Michelle van Loon, a messianic Jewish believer, offers a brief, clear, and compelling challenge for Christians to be careful how they describe the relationship of Israel and the Church:
What does it mean that God’s calling for Israel is irrevocable (Romans 11:29), or that Gentiles are grafted into Israel? What does that mean for “church”?
I understand that a few words on a blog rarely have the power to shift a core piece of someone’s theology. But I would like to help you hear what I hear as a Jewish believer in Jesus when some of my brothers and sisters in faith say those words to me. When you say ”The Church has replaced Israel”, I hear:
- It’s OK to treat the salvation story found in the Old Testament as metaphor and preamble.
- It’s OK to frame the Jewish Jesus in a Gentile context, and to gloss over the fact that the early Church was predominately Jewish.
- It’s OK to state that God always keeps his promises, but then turn around and insist that this doesn’t mean he keeps the promises he repeatedly confirmed (including during times of national discipline) to his Chosen People throughout millenia of B.C. history.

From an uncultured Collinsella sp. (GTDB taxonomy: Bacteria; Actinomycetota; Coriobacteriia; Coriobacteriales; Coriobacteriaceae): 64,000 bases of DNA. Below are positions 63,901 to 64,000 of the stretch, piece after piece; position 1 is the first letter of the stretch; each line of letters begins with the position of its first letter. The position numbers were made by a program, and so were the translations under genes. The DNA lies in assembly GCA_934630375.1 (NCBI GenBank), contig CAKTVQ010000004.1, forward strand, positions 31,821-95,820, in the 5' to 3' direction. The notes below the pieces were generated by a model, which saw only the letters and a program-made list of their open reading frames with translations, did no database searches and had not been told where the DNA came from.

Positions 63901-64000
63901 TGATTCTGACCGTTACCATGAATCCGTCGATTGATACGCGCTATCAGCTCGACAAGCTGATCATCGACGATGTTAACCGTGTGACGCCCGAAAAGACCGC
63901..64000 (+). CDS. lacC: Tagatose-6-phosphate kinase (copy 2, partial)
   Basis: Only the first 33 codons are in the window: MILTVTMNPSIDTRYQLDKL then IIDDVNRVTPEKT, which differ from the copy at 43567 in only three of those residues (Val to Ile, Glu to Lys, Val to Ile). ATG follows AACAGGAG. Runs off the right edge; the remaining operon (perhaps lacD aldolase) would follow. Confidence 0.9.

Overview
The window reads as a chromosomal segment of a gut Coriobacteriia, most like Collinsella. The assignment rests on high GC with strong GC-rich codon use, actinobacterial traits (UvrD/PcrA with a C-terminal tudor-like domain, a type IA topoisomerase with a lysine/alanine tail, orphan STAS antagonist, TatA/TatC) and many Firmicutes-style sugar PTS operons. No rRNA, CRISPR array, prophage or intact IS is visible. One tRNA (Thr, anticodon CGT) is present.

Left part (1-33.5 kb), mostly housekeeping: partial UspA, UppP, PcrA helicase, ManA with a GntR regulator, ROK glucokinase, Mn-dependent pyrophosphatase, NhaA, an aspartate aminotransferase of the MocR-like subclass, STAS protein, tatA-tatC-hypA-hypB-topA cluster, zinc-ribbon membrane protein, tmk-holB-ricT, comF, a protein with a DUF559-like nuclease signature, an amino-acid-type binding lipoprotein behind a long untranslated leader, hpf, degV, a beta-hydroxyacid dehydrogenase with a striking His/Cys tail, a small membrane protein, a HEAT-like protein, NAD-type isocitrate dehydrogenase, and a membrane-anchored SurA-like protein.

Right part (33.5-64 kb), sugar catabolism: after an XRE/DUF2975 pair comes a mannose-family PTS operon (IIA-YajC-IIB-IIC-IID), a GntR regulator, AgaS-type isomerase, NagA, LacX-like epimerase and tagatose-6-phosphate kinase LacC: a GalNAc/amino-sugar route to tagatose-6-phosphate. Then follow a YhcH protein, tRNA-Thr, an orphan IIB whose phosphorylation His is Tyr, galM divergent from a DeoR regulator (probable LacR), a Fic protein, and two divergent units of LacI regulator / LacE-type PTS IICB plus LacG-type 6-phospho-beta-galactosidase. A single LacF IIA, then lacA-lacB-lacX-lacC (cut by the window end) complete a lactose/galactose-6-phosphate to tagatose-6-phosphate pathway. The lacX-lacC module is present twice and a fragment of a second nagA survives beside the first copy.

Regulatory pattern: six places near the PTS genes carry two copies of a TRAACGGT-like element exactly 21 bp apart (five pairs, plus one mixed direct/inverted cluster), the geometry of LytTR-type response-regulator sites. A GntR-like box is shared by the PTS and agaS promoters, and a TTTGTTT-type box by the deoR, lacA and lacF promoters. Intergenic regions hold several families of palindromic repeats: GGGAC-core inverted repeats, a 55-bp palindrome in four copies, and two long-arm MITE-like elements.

- It’s OK to redefine Israel, negating the Covenant relationship God has with my people, who’ve survived dispersion, persecution, and a third of our number put to death two generations ago by people who bent your words into the twisted cross of National Socialism.
- It’s OK to not engage Jewish believers when these sorts of theological questions arise, as their Jewish identity is a non-issue in your system.
It’s not OK.
And this is where language on a computer screen falls short. I am not angry, though the replacement words make me sad, and sometimes leave me feeling a little vulnerable in ways the speakers of those words may not understand.
So instead of standing on a chair, I write my response in measured words here in blogland. They are a prayer for the body of Christ, of which I am a grateful member. I remember in this prayer that Jesus sought from his Father incredible mercy to give to those who “didn’t know what they were doing“. And they are a prayer for my people, because reconciliation, not replacement, is God’s desire for them.
For each one of us.
- See more at: http://www.patheos.com/blogs/pilgrimsroadtrip/2013/06/when_you_say/#sthash.nVpMln2V.dpuf